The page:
Runaway Husbands by Vikki Stark – Review

Some of you may be surprised at first to see a book with this title on the Consciousness Junkie website. However, as you will see from the review, this book can be a powerful source of healing on a subject facing a large number of women. We hope you find it valuable.

By L.J



When my husband of 40+ years quite suddenly – and unexpectedly, left me for another woman, I was devastated! I couldn’t eat. I couldn’t sleep. I was in shock and barely functioning. I spent many hours those first few nights frantically searching the Internet for something that could help me make sense of this – anything that could help me survive. Then I found it: Runaway Husbands: The Abandoned Wife’s Guide to Recovery and Renewal. Vikki Stark, the author, is not only a therapist of some 25 years, but also a survivor of Wife Abandonment Syndrome (WAS).

“I will be your Sherpa” were words soothing to my soul. What I needed was a guide. I needed someone and something to anchor me to the situation and show me there was hope. This is exactly what Vicky Stark and this book did for me.

In finding herself suddenly abandoned by her husband of twenty-one years, Vicky, the therapist, began to search for answers herself. She decided to conduct a study of what she termed the Sudden Wife Abandonment Project (SWAP). She heard from over 400 people who participated in interviews and completed questionnaires. Although most were women, she also heard from children, men, and even a few run away husbands!

She used this information to create the 10 hallmarks of Wife Abandonment Syndrome. One of her goals in writing this book was to guide the reader through the stages of recovery so they didn’t get “stuck”, and to give one a vision of how to imagine a much better future than may seem possible.

For me, this book succeeded in doing just that. I have read this book several times in my first few years of abandonment and still refer to it often. I have purchased it for family and friends to help them understand the depth of what I was going through.

Stark makes it clear that each victim of WAS must follow her own path and timeline to healing. To assist in this process she devised a series of transformational stages one can expect to go through.

They are based on meteorological terms, such Tsunami, Tornado, Thunderstorm, Ice Storm, Fog,Early Spring, and finally Warm Summer Days. The analogies are clear, concise, and easy to understand they give a sense of hope and an idea of what to expect down the road.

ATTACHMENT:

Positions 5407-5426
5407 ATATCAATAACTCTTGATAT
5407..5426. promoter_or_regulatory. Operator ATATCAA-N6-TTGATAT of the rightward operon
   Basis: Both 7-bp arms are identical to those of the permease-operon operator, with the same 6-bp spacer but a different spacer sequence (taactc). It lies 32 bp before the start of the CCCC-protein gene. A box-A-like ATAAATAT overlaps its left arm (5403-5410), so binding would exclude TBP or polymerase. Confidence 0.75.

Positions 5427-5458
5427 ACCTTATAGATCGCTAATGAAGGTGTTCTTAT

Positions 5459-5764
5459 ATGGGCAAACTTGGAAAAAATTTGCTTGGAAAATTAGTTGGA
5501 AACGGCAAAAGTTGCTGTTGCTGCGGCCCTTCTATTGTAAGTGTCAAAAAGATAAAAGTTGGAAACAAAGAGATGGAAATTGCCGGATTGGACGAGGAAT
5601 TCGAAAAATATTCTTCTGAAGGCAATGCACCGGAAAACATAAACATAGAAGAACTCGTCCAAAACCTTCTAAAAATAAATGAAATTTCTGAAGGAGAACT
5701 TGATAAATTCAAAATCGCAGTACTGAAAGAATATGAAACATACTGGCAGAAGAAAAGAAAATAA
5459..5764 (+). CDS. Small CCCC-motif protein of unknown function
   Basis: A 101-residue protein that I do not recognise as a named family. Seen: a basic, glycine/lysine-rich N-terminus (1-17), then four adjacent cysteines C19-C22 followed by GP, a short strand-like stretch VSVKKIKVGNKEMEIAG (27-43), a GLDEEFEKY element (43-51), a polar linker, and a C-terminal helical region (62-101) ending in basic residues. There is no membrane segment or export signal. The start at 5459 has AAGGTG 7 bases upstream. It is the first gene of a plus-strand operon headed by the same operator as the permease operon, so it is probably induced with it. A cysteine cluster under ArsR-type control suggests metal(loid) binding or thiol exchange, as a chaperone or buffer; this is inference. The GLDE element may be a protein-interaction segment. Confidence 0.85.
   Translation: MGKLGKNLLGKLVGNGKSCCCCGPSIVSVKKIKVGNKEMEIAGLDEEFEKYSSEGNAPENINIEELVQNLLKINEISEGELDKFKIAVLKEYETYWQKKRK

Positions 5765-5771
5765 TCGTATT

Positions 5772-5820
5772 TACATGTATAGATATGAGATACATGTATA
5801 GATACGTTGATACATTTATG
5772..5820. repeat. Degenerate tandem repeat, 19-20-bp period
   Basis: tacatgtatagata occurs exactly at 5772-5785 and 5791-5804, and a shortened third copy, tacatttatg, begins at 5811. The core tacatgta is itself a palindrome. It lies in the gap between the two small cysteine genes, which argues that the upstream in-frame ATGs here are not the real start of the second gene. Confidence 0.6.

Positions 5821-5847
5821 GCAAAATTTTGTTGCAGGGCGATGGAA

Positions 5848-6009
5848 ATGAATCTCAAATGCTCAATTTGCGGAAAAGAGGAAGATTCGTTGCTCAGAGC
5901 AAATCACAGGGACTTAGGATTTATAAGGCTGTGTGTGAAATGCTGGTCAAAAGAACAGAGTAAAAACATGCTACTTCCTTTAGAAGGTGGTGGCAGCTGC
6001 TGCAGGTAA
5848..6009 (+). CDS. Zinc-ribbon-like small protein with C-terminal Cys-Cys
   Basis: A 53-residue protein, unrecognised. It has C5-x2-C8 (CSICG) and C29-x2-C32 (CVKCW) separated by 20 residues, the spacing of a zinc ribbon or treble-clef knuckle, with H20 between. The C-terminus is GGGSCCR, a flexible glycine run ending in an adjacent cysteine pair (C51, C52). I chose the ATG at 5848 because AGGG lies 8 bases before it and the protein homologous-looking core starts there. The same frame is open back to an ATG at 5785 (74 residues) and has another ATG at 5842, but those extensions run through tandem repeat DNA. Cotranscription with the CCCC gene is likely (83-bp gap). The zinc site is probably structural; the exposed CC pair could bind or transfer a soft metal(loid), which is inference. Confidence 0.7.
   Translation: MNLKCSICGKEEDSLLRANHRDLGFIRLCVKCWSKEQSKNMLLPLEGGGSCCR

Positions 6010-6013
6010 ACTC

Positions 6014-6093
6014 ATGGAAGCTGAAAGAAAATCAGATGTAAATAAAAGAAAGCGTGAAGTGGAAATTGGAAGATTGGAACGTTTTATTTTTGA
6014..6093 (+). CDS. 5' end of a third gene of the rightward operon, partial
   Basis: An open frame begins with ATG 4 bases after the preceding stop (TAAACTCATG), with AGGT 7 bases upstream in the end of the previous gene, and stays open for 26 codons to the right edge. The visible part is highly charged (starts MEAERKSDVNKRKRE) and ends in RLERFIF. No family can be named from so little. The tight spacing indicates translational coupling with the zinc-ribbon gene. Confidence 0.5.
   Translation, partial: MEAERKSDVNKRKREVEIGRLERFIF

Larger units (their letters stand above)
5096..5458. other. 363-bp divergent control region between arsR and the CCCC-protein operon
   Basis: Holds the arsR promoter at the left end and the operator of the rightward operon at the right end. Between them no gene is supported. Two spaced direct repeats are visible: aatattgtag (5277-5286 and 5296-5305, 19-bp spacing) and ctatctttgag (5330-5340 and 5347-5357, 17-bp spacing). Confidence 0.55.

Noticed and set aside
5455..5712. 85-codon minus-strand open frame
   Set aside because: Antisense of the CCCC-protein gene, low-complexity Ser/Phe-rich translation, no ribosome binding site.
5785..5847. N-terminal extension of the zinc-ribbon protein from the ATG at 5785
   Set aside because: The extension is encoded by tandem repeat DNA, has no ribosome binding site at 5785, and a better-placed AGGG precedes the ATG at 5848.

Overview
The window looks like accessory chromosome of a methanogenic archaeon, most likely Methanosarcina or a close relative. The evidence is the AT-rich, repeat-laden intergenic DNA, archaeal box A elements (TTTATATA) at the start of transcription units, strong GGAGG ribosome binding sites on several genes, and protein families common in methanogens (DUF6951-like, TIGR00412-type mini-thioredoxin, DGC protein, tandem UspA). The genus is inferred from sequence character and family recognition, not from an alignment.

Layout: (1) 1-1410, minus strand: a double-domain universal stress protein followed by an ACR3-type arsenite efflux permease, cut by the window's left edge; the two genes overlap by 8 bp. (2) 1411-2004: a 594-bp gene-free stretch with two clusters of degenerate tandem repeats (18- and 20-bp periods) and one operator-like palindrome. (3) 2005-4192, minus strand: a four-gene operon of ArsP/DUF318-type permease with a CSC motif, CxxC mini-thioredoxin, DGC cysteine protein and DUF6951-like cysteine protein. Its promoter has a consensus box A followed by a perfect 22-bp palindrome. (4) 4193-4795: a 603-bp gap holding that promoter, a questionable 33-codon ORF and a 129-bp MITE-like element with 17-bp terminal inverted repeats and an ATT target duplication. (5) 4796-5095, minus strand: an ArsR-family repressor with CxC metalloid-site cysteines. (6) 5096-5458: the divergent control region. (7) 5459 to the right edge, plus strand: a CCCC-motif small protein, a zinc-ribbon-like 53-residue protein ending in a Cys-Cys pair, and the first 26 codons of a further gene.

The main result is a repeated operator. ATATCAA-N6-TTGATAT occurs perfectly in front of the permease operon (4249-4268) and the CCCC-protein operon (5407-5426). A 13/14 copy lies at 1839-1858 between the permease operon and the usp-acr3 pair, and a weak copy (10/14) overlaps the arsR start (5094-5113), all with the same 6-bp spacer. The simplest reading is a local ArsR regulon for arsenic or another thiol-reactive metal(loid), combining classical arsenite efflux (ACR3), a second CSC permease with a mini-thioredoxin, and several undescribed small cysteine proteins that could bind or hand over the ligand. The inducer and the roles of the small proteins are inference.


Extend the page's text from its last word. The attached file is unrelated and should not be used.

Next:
Vikki also points out that this is not your typical divorce. Because there were no signs of a break up, no fighting, no threats of leaving, and no battle scars there is not the relief that may come from years of suffering.

She introduces a series of eight major differences experienced by a divorce affected by Wife Abandonment Syndrome. I found this to be particularly helpful as many of my friends were divorced but none had suffered abandonment.

On a more positive note, the book moves into the seven steps for moving forward.To know that there is light at the end of this dark, dark, tunnel gave me hope and inspiration. She includes many personal narratives of other women who have suffered the same fate.

Knowing that I was not alone helped me to cope, and many of their stories so mirrored mine that it enabled me to see things that I wasn’t willing or able to see in my own situation, things that were too painful to acknowledge.

Defining it as a syndrome, a disease or disorder that involves a particular group of signs and symptoms, helped me to see that there were underlying causes that may have led to this. Since it is always the wife who is at fault, according to the husband, recognizing the symptoms made it less personal in a way.

Although there could not be a more serious topic of discussion, especially to a traumatized wife, the book has it’s lighter side as well. The moments of humor interspersed throughout the text helps to ease the pain of delving  in to such a hurtful discussion. For example, her reference to Dr. Jekyll and Mr. Hyde! But there are also phrases that cut right to the heart such ” Amputation without Anesthetics” or “Death -by-a-Thousand Cuts”.

But the book does more than just create a feeling of mutual pain and bonding. Vikki Stark spends a great portion of the book presenting ideas and suggestions, both her own and those who participated in her study, on how to cope, except, and finally recover from this life altering experience.

She talks about the effect on children and the pitfalls of coparenting with the Runaway Husband. She includes a ” bag of tricks” containing strategies and suggestions from women who have gone through this.

She even includes a section called Turning  Points and embracing change, all of which I thought was impossible at the onset of reading this book. What she doesn’t do is spend much time devoted to “the other woman”. It is amazing though how similar most of these women seem to be!

As an added bonus, there is a website and a guide to Healing  Circles for those who wish to share their experiences and help each other through this hell of abandonment. She sends out periodic emails of women looking for a group in their particular area.  Finding this book was a Godsend for me as I hope it will be for you.


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